Lincoln 108 by artist Wendy Allen


Musselman Library
Gettysburg College
Gettysburg, PA 17325
(717) 337-6600


Lincoln Exhibit Comes to Musselman Library
January 3 – February 18, 2005

Musselman Library, the African American Studies program, and the Civil War Institute are hosting the national traveling exhibit, Forever Free: Abraham Lincoln's Journey to Emancipation. Based on original documents about Abraham Lincoln, the Civil War, abolition, and the Emancipation Proclamation, Forever Free examines Abraham Lincoln's quest to restore a Union divided by Civil War and shows how his beliefs about freeing the slaves were transformed by war-time developments.

...all persons held as slaves within any State...shall be then, thenceforward, and forever

From the beginning of the Civil War until his death, Abraham Lincoln evolved from a cautious moderate who was willing to see slavery continue for several decades in order to preserve the Union, to the "Great Emancipator," who emphatically put an end to slavery in the United States. Forever Free: Abraham Lincoln's Journey to Emancipation explores the reasons for this change.

Lincoln Portrait by Wendy Allen

Images of the original documents (which come from the collections of the Huntington Library and the Gilder Lehrman Institute of American History) are reproduced on large panels and follow the flow of Lincoln's life:

  • Young Lincoln's America
  • The House Dividing
  • War for the Union
  • War for the Union and Freedom
  • Legacies

Special Displays and Programs

In addition to the main exhibit, you can see Lincoln items held in the Library's Special Collections.

Renderings of Lincoln by noted artists Wendy Allen and Sam Fink, reproductions of Civil War era clothing, and information about Gettysburg's Lincoln Cemetery (the burial site of U.S. Colored Troops, American Civil War Veterans) are also on display. Details can be found on our Additional Exhibits page.

Special programming includes lectures, music, dance, film and more. See the Schedule of Events for more details.

Art by Sam Fink
Musselman Library Special Collections

About Musselman Library

Musselman Library is one of only 39 libraries selected to host this national exhibit. Gettysburg College offers a perfect venue for Forever Free as it sits near the site of the Civil War's most devastating battle and Lincoln's legendary address.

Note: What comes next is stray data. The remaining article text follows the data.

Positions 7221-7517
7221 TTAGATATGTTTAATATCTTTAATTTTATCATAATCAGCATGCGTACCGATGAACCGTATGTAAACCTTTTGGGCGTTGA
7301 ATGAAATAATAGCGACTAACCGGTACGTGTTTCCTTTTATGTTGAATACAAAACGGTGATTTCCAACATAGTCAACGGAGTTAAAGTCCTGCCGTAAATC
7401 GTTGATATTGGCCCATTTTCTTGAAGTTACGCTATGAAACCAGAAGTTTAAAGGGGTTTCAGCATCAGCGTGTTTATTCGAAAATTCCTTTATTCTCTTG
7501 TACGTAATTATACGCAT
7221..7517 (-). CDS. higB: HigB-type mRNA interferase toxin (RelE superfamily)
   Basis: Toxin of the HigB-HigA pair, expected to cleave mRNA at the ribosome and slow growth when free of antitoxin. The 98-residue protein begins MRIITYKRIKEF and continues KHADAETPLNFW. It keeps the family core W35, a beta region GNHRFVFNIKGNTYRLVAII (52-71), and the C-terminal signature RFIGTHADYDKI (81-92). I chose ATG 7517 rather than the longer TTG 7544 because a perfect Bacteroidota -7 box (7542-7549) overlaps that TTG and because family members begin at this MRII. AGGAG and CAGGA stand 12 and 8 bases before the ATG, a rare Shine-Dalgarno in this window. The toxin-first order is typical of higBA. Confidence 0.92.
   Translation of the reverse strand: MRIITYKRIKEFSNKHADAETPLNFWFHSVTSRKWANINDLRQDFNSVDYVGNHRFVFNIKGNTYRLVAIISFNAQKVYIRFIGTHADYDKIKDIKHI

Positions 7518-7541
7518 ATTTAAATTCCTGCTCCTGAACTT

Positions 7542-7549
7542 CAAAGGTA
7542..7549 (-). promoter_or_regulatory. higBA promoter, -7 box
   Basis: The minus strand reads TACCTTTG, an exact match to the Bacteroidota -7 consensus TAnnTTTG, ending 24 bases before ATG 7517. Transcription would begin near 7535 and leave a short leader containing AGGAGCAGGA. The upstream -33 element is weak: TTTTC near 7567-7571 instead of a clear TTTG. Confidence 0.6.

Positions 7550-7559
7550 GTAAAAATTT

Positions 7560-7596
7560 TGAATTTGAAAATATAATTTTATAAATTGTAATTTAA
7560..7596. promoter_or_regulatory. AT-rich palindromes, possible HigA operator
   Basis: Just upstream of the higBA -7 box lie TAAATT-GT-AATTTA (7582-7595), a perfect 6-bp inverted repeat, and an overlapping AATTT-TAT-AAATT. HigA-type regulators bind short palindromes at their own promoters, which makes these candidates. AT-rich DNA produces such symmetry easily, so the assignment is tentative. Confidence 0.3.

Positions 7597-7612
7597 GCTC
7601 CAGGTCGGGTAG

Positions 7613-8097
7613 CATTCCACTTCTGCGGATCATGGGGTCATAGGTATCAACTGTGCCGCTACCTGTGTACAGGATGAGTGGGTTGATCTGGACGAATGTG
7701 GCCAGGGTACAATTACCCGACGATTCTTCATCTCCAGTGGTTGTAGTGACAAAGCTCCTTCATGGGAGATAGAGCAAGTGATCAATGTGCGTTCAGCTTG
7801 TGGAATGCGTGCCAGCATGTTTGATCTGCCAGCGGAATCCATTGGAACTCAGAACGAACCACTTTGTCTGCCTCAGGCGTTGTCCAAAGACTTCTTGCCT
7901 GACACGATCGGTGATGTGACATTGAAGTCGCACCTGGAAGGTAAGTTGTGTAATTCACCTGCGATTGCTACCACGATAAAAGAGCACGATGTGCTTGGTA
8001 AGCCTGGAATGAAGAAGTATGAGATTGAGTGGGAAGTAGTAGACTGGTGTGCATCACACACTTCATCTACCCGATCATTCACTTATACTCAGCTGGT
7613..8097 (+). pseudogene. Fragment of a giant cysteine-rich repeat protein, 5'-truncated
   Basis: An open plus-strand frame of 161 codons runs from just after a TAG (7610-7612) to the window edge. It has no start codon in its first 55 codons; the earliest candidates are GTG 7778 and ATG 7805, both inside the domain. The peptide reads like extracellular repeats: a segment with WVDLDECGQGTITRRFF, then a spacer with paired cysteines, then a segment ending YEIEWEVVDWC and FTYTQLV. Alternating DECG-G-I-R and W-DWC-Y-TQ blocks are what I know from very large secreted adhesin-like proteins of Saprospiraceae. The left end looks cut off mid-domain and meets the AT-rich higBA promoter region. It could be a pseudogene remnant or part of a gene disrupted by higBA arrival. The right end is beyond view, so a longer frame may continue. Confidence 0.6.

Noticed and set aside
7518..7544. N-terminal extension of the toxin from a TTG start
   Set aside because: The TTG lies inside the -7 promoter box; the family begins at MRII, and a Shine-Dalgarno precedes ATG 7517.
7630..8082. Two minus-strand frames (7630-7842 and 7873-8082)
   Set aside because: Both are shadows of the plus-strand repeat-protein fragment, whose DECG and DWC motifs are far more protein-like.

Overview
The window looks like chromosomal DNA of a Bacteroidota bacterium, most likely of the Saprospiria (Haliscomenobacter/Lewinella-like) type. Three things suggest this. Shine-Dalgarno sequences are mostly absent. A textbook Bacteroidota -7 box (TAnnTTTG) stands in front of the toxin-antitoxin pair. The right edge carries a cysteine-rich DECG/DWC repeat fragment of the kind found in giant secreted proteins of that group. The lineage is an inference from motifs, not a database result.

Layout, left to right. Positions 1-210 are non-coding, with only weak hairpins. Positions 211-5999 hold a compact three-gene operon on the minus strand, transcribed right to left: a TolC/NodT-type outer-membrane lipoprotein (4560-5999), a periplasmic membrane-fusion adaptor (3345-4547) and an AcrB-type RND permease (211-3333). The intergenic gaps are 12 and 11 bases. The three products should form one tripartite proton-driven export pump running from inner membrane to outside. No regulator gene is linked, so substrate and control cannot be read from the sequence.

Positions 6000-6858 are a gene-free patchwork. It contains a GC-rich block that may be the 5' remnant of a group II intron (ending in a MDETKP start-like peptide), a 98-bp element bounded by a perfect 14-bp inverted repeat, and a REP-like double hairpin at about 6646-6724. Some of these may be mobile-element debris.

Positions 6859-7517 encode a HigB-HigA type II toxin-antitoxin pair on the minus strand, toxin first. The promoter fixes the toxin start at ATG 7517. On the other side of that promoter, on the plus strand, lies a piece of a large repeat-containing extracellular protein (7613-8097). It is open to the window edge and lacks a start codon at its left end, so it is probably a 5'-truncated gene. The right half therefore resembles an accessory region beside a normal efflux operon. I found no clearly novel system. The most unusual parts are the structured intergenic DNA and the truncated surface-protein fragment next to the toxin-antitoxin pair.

Gettysburg College
Pennsylvania Hall
ca. 1845

About African American Studies

Lincoln 104 by Wendy Allen

The African American Studies program provides all students with an extensive insight into the world in which we live by studying the experiences and contributions of peoples of African descent.

The Forever Free exhibit examines a critical period in the lives of African Americans – the fight for emancipation.

Studying the Civil War at Gettysburg College

Gettysburg College has long been a mecca for Civil War and Lincoln scholars and is known for the Civil War Institute, the Civil War Era Studies program, and the Gettysburg Semester. Philanthropists Richard Gilder and Lewis Lehrman, along with Professor Gabor Boritt, Director of Gettysburg College's Civil War Institute, also founded the Lincoln Prize in 1990.

The exhibit is free and open to the public. Explore this web site to learn more about: the Schedule of Events; Additional Exhibits mounted to compliment Forever Free; Musselman Library and Adams County Library Collections relevant to the exhibit; Lincoln in Gettysburg; Online Resources (related web sites); and curriculum information For Teachers.

For more information please call 717-337-6600 or email Kerri Odess-Harnish at

"Forever Free: Abraham Lincoln's Journey to Emancipation" has been organized by the Huntington Library, San Marino, California, and the Gilder Lehrman Institute of American History, New York City, New York, in cooperation with the American Library Association Public Programs Office. This exhibition has been made possible by a major grant from the National Endowment for the Humanities, promoting excellence in the humanities.

Any views, findings, conclusions, or recommendations expressed in this exhibition and related programs do not necessarily represent those of the National Endowment for the Humanities.

This program is supported in part by the Adams County Arts Council's STAR Grant Program, which is funded by the Pennsylvania Council on the Arts, a state agency, the Adams County Commissioners, and the Borough of Gettysburg.